ACLU of Oklahoma Issues Statement on OU Fraternity Closure After Racist Chant on Anniversary of Selma March
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OKLAHOMA CITY – Following this weekend’s news of members of the University of Oklahoma’s Sigma Alpha Epsilon Fraternity chanting about lynching African Americans, and the investigative and disciplinary actions in progress, the American Civil Liberties Union of Oklahoma as released the following statements:
The following is attributable to Ryan Kiesel, ACLU of Oklahoma Executive Director:
Sixty-six years ago and after two trips to the United States Supreme Court, Ada Lois Sipuel Fisher became the first African American student to be admitted to the University of Oklahoma College of Law. Even after her admission, she was still segregated from her white peers. With a legal team that included Thurgood Marshall, her case played a critical role in the end of the separate but equal doctrine. As monumental as that victory may have been, the video showing SAE fraternity members at the University of Oklahoma singing a disgraceful racist chant serves as a stark reminder that racism is very much a present reality.
We offer our sincere appreciation to the students, faculty and staff who have joined together in solidarity against hate and racism. They remind us that the spark in Ada Lois Sipuel Fisher still persists in the minds of those who benefitted from her work. Let history say the same of us. At the very least, this awful incident must prompt a robust conversation and a review of every aspect of campus life so that we can combat persistent discrimination and realize racial justice. And as the fates of the students at the center of this controversy unfold, we encourage the administration to demonstrate their commitment to due process; for it is often in protecting the rights of the very worst, we are able to demonstrate our fullest commitment to justice.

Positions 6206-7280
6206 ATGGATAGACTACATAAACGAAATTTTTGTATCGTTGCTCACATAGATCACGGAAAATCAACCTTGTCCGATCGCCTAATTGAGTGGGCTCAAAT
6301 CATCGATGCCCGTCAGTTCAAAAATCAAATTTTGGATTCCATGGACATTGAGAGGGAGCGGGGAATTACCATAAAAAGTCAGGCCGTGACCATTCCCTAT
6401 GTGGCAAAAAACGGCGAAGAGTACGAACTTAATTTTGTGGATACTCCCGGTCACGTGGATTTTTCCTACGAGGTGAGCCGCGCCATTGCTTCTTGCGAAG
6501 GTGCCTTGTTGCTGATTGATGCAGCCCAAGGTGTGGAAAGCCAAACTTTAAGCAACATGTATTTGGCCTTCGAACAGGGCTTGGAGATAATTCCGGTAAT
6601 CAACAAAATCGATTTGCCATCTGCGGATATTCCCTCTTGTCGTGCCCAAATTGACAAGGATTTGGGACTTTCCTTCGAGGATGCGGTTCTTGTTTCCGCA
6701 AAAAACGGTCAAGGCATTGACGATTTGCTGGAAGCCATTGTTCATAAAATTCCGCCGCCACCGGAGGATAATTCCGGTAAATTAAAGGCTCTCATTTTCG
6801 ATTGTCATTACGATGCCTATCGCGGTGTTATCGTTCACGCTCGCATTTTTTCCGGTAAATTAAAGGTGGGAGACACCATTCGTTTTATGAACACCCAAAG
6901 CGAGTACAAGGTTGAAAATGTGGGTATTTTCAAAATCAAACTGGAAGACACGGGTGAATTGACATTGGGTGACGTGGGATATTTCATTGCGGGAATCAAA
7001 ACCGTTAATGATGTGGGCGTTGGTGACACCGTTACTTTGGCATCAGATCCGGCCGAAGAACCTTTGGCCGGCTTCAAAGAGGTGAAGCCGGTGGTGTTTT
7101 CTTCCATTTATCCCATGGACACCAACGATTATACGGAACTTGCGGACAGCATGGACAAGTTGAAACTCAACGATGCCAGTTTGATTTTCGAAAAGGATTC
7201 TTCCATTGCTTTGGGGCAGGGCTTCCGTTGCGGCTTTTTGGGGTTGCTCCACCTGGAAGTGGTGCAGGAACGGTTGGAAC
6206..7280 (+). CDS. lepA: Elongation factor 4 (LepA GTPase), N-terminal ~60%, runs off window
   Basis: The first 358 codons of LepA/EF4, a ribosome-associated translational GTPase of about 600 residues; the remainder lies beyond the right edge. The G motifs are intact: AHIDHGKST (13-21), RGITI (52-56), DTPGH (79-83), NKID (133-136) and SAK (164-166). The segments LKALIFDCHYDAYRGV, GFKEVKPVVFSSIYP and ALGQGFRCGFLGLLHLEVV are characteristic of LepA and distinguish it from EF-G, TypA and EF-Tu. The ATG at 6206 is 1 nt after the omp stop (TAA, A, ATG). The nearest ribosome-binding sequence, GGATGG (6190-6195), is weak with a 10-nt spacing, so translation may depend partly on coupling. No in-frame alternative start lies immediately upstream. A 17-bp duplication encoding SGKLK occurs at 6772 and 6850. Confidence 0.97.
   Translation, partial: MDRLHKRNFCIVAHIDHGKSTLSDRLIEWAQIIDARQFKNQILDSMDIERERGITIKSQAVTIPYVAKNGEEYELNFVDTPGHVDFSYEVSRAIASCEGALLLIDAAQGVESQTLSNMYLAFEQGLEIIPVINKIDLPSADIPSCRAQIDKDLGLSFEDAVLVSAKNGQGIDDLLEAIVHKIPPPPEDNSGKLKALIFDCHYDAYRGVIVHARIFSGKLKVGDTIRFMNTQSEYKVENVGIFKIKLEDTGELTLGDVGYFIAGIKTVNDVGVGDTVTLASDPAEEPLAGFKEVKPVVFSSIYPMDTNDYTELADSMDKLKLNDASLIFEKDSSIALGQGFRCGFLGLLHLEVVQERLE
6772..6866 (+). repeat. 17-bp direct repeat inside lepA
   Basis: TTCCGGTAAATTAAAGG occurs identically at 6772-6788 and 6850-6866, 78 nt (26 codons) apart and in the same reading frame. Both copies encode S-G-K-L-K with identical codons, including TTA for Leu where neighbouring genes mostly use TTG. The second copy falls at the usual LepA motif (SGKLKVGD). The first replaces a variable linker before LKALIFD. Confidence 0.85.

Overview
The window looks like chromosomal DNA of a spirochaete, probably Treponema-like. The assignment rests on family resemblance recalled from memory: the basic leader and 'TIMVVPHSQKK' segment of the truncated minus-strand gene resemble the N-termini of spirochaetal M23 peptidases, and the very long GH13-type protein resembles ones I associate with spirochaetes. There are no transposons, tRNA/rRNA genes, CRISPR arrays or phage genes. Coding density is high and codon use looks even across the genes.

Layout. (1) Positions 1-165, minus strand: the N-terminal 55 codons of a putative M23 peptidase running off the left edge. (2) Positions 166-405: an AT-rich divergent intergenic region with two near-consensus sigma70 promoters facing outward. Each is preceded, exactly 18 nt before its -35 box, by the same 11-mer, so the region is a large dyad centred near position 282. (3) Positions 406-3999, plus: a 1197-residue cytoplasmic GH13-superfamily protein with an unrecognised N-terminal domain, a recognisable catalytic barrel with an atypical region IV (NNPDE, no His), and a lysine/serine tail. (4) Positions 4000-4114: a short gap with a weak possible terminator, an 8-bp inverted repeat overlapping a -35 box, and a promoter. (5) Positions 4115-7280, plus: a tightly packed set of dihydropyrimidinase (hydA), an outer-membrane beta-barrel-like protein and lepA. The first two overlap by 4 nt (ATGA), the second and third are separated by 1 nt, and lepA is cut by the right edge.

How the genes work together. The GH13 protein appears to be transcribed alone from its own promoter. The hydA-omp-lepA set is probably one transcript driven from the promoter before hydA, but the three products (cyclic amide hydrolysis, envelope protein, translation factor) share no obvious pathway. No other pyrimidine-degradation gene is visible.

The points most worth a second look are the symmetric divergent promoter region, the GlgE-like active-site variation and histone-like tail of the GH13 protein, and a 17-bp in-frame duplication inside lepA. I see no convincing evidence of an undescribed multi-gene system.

The following is attributable to Brady Henderson, ACLU of Oklahoma Legal Director:
We join with OU President David Boren, as well as the majority of OU students, faculty, and alumni, and with an overwhelming number of Oklahomans in their disgust at SAE’s conduct this past Saturday night. While many Americans paused this weekend to reflect on the 50th Anniversary of Martin Luther King’s famous march in Selma, Alabama, these students marked the occasion by mocking one of the saddest chapters of American history, the mob-fueled, government-sanctioned murder of African Americans. These students remind us that despite King’s victory in Selma, and other battles won by countless citizens with the courage to face hate head-on, racism is not dead or even dormant in modern America, even on our college campuses.
We applaud President Boren’s aggressive response to the SAE’s actions, and we encourage the OU administration to be equally aggressive in ensuring that the due process rights of students remain protected throughout any disciplinary processes against Fraternity members. The deep-rooted problem of racism will not be solved by discipline alone, but by open and honest dialogue and an accounting of where we are and where we need to go not just in our universities, but in the communities university students will one day lead.
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